Sunday, June 6, 2010
Le-Le, one of Memphis Zoo's two resident Giant Pandas, looks up from munching away on his daily fare of bamboo and flashes a smile at an admiring audience. They (the admiring audience), marveling at the munching, are separated from Le-Le by a plexiglas wall. His partner Panda, Ya-Ya, was nowhere to be seen. Maybe she had a headache.
In their special panda enclosure, Le-Le and Ya-Ya each wolf down more than 40 pounds of bamboo in a day’s time. The zoo bamboo crew stays busy, daily harvesting enough fresh bamboo in the Memphis area to satiate a couple of voracious panda appetites.
The Memphis Zoo is one of only four in the United States to be favored with a panda presence. The other three are Atlanta, San Diego, and Washington D.C.
Le-Le and Ya-Ya arrived at the zoo in 2003 on loan from the People’s Republic of China at the princely sum of $1 million per year for ten years. Should Le-Le and Ya-Ya hit the jackpot with a panda cub, there is a one-time $600,000 baby tax due to the Chinese government. Hopes were high in 2007, but those hopes were dashed when Ya-Ya had a miscarriage.
Not far from the Pandas, one of their northern cousins attracted an even larger audience as he frolicked in his pond. The giant polar bear is as much at home in the water as he is on the frozen tundra he calls home. This one seems to have adjusted nicely to the mid-south environment he now calls home.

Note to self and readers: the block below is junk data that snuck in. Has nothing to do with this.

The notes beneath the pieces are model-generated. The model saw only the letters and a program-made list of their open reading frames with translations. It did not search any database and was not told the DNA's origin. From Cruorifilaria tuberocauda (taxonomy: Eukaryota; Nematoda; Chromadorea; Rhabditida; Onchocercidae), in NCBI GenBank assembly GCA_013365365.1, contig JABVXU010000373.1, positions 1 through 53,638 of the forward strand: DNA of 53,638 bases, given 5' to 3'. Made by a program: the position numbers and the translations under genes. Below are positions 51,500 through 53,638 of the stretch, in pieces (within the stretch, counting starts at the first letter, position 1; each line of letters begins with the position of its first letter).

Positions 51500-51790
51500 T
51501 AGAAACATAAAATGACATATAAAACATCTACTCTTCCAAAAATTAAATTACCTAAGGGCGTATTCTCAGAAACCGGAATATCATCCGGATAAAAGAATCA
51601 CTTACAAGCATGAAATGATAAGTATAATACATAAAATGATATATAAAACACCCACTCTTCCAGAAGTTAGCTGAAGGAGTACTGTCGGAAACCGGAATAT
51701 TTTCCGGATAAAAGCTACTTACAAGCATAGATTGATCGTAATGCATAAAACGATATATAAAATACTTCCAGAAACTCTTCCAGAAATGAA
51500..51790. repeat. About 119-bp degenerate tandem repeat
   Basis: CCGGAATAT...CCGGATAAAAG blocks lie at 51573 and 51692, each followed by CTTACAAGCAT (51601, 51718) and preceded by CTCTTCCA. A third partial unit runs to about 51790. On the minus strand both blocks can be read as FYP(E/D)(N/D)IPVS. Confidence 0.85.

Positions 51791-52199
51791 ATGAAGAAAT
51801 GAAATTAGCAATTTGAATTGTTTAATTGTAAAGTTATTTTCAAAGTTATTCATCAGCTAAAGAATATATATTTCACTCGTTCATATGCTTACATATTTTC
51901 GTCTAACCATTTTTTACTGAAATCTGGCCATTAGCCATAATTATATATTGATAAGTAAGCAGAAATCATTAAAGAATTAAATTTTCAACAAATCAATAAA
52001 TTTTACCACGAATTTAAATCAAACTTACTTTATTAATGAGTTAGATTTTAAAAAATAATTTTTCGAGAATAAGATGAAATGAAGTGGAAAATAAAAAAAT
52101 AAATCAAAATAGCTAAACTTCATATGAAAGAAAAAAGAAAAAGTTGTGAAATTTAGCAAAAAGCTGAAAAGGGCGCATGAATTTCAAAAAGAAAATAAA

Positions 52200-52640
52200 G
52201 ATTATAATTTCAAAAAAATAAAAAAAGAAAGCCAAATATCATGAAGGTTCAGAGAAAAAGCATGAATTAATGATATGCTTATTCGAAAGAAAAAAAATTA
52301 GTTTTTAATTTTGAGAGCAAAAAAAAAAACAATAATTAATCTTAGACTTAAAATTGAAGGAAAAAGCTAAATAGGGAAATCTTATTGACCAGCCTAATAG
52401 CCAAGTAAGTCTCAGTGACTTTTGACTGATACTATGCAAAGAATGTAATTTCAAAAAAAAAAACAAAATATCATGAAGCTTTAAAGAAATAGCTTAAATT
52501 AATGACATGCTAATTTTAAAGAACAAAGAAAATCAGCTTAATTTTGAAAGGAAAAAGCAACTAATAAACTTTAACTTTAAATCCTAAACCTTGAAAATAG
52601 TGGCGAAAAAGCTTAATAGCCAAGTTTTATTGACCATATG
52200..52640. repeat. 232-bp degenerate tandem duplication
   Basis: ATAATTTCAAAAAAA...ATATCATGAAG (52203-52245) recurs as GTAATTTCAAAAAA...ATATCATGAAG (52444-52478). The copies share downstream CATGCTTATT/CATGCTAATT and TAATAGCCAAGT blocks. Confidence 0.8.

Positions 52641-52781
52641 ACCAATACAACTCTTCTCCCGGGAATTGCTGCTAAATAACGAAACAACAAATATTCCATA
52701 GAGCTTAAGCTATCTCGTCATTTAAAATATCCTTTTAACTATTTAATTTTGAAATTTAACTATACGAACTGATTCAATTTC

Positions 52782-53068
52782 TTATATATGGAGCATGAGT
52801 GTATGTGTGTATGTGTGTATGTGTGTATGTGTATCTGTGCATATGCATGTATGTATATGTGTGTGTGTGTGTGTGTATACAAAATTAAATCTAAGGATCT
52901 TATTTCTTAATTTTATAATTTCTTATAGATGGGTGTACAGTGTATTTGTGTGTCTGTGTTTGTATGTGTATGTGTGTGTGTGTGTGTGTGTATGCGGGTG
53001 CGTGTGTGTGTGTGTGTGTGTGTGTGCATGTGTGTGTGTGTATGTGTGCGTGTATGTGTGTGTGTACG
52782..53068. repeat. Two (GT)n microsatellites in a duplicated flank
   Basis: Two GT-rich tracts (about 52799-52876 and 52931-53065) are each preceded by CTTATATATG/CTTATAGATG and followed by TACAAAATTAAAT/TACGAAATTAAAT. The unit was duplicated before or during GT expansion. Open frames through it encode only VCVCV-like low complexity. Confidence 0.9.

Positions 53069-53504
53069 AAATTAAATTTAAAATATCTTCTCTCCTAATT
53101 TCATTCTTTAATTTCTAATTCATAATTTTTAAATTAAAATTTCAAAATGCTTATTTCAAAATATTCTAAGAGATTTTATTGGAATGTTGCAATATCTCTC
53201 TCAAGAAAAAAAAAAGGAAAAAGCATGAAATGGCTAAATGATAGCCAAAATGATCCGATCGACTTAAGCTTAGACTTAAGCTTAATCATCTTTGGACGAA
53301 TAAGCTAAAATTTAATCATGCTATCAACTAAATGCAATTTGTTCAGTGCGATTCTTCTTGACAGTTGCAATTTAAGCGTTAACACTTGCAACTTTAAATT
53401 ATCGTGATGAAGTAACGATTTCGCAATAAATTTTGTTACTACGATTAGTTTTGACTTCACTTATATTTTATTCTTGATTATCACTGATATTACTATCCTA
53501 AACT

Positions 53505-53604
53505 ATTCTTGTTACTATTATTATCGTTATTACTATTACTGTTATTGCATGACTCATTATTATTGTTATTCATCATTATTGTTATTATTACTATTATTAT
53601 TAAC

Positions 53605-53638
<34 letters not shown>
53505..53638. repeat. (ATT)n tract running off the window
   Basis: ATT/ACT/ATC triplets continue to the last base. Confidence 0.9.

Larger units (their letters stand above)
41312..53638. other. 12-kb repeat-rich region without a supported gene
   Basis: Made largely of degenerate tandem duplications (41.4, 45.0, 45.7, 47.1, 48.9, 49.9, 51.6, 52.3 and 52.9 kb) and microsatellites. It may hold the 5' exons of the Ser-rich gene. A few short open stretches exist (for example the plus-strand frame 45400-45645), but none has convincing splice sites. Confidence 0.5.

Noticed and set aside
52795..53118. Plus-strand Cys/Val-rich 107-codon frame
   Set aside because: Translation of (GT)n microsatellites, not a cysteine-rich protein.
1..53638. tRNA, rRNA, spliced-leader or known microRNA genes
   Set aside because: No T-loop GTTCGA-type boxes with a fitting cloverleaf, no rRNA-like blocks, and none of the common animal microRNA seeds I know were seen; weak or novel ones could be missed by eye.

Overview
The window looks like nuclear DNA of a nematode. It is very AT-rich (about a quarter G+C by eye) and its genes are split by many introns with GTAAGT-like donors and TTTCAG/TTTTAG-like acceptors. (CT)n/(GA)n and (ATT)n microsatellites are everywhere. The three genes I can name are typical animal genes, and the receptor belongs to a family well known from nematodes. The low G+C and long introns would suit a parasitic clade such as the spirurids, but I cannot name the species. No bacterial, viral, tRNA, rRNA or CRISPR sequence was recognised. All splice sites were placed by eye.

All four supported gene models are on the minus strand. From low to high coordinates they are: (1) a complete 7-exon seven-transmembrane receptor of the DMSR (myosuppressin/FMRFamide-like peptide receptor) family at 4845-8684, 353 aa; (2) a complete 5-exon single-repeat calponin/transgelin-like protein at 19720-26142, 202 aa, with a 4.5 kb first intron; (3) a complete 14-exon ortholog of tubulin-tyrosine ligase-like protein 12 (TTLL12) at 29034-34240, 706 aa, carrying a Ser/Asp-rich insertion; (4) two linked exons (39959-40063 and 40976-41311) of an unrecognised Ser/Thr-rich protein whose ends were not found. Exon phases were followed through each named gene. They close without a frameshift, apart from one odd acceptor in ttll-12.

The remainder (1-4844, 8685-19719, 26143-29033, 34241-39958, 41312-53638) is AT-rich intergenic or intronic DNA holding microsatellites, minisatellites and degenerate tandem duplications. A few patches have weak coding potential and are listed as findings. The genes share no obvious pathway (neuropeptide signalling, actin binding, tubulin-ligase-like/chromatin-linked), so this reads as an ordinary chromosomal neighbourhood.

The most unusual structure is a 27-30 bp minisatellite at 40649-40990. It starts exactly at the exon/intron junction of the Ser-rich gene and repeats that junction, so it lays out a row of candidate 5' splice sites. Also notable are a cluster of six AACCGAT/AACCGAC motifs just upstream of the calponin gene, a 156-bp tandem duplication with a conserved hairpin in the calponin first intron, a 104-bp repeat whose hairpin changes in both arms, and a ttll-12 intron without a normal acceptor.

If you think your 80-pound lab can make a good spray when he shakes off water, imagine what a 900-pound polar bear can do. His spray is more aptly described as H2O shrapnel — with a respectable dispersion pattern.
My zoo visit was punctuated by a short rainstorm. Fortunately the sky looked more threatening than the storm turned out to be. I found some shelter because Nikon and water are not good partners. I discovered a benefit to the rain shortly after it subsided. The rain was apparently welcomed by some zoo residents.
The slight downside of the rain delay and sweltering aftermath was more than compensated for by increased activity in some zoo denizens who previously had demonstrated little interest in cavorting and showing off. A notable instance was this tiger. Not long after the rain subsided, he (or she) wandered around the enclosure, belted out a couple of nice roars, and then made a face. At just the right time in world history. ASIDE: Last October, we visited the Little Rock Zoo and found a fine Malayan Tiger.
We consider zoo visits to be an essential component of life, much like we consider chocolate to be an essential nutrient. You can only go so long without exposure to one and consumption of the other. With handy snack bars scattered about most zoos, one can easily satisfy both requirements in one trip. Life is good.
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Most of the time, there is more to the Photo of the Week story than can be told in an essay. And most of the time there are more pictures to be seen. Presuming that some folk will enjoy being privy to this trove of information, I have created a blog, “Weekly Grist for the Eyes and Mind,” where I am showing and telling “the rest of the story." There are also some blatantly commercial mentions of some of the things we do to earn our beans and taters. Click on the Weekly Grist logo and go to the blog. — J. D.